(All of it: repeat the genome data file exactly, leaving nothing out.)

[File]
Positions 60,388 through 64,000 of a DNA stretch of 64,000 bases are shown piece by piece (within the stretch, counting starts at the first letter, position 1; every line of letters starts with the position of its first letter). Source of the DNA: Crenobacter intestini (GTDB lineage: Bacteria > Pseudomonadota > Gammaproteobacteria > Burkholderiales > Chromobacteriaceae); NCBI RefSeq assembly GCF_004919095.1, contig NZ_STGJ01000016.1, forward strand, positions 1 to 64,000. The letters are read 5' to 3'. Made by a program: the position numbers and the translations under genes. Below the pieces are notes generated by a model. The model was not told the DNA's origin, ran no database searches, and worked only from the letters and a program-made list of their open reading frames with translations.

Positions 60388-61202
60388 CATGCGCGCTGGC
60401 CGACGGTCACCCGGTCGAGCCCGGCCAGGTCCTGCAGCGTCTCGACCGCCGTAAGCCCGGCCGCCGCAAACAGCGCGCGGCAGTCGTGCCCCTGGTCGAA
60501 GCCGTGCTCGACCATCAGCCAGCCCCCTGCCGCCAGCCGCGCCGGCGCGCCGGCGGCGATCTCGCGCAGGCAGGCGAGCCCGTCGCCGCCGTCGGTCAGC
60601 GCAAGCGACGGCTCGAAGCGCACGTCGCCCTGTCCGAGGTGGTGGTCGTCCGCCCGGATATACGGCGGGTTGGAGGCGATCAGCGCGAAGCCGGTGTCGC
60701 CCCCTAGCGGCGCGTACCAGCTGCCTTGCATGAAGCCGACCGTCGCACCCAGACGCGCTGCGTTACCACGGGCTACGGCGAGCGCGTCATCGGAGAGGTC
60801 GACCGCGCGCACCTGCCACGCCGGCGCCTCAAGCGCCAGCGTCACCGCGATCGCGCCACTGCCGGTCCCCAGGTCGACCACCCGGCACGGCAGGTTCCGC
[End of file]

Positions 60,388 through 64,000 of a DNA stretch of 64,000 bases are shown piece by piece (within the stretch, counting starts at the first letter, position 1; every line of letters starts with the position of its first letter). Source of the DNA: Crenobacter intestini (GTDB lineage: Bacteria > Pseudomonadota > Gammaproteobacteria > Burkholderiales > Chromobacteriaceae); NCBI RefSeq assembly GCF_004919095.1, contig NZ_STGJ01000016.1, forward strand, positions 1 to 64,000. The letters are read 5' to 3'. Made by a program: the position numbers and the translations under genes. Below the pieces are notes generated by a model. The model was not told the DNA's origin, ran no database searches, and worked only from the letters and a program-made list of their open reading frames with translations.

Positions 60388-61202
60388 CATGCGCGCTGGC
60401 CGACGGTCACCCGGTCGAGCCCGGCCAGGTCCTGCAGCGTCTCGACCGCCGTAAGCCCGGCCGCCGCAAACAGCGCGCGGCAGTCGTGCCCCTGGTCGAA
60501 GCCGTGCTCGACCATCAGCCAGCCCCCTGCCGCCAGCCGCGCCGGCGCGCCGGCGGCGATCTCGCGCAGGCAGGCGAGCCCGTCGCCGCCGTCGGTCAGC
60601 GCAAGCGACGGCTCGAAGCGCACGTCGCCCTGTCCGAGGTGGTGGTCGTCCGCCCGGATATACGGCGGGTTGGAGGCGATCAGCGCGAAGCCGGTGTCGC
60701 CCCCTAGCGGCGCGTACCAGCTGCCTTGCATGAAGCCGACCGTCGCACCCAGACGCGCTGCGTTACCACGGGCTACGGCGAGCGCGTCATCGGAGAGGTC
60801 GACCGCGCGCACCTGCCACGCCGGCGCCTCAAGCGCCAGCGTCACCGCGATCGCGCCACTGCCGGTCCCCAGGTCGACCACCCGGCACGGCAGGTTCCGC